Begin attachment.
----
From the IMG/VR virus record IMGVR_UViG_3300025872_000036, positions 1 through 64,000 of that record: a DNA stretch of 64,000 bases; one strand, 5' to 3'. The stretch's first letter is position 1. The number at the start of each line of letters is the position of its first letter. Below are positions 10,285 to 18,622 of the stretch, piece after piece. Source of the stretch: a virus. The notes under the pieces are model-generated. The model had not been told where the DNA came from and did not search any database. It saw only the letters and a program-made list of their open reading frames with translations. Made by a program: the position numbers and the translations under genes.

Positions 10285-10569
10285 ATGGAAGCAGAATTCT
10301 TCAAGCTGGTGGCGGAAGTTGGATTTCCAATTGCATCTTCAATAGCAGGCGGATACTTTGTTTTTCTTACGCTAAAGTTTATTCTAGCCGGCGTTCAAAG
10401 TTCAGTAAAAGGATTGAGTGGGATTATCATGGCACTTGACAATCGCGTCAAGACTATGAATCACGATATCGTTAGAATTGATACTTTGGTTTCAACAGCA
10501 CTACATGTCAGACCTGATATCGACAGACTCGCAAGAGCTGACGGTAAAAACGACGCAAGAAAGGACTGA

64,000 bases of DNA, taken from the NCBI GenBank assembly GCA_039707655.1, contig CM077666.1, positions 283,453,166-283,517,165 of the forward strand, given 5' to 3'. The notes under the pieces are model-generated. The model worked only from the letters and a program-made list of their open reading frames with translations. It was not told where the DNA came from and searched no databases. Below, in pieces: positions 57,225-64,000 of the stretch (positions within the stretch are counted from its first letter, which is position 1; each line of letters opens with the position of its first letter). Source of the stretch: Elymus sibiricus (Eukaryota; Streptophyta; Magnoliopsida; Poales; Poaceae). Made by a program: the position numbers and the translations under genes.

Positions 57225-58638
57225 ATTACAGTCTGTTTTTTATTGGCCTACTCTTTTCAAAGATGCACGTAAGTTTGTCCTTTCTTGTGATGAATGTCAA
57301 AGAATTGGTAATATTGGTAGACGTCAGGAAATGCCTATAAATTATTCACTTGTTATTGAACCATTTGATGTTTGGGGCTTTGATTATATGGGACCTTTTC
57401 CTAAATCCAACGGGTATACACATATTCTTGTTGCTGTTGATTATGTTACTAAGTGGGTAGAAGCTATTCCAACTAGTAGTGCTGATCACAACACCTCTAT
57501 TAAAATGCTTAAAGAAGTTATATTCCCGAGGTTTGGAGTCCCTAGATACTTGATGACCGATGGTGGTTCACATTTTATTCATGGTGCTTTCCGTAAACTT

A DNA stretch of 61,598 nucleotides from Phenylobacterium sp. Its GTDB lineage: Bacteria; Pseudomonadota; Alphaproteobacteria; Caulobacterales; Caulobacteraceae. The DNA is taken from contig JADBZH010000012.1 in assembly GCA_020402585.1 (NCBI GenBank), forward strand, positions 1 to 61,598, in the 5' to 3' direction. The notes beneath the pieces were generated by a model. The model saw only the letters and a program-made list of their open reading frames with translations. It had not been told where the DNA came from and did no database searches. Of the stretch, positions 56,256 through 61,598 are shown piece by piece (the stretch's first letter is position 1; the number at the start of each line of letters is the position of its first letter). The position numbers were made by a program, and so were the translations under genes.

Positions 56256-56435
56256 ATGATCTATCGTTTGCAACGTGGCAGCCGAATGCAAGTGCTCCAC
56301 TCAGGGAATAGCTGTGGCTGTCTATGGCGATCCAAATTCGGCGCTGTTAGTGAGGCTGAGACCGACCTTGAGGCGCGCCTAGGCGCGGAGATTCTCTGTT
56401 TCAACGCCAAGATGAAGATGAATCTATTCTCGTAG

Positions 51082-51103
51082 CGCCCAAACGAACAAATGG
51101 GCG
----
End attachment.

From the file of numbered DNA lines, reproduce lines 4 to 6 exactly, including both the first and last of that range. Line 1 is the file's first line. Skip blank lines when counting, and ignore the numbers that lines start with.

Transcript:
10301 TCAAGCTGGTGGCGGAAGTTGGATTTCCAATTGCATCTTCAATAGCAGGCGGATACTTTGTTTTTCTTACGCTAAAGTTTATTCTAGCCGGCGTTCAAAG
10401 TTCAGTAAAAGGATTGAGTGGGATTATCATGGCACTTGACAATCGCGTCAAGACTATGAATCACGATATCGTTAGAATTGATACTTTGGTTTCAACAGCA
10501 CTACATGTCAGACCTGATATCGACAGACTCGCAAGAGCTGACGGTAAAAACGACGCAAGAAAGGACTGA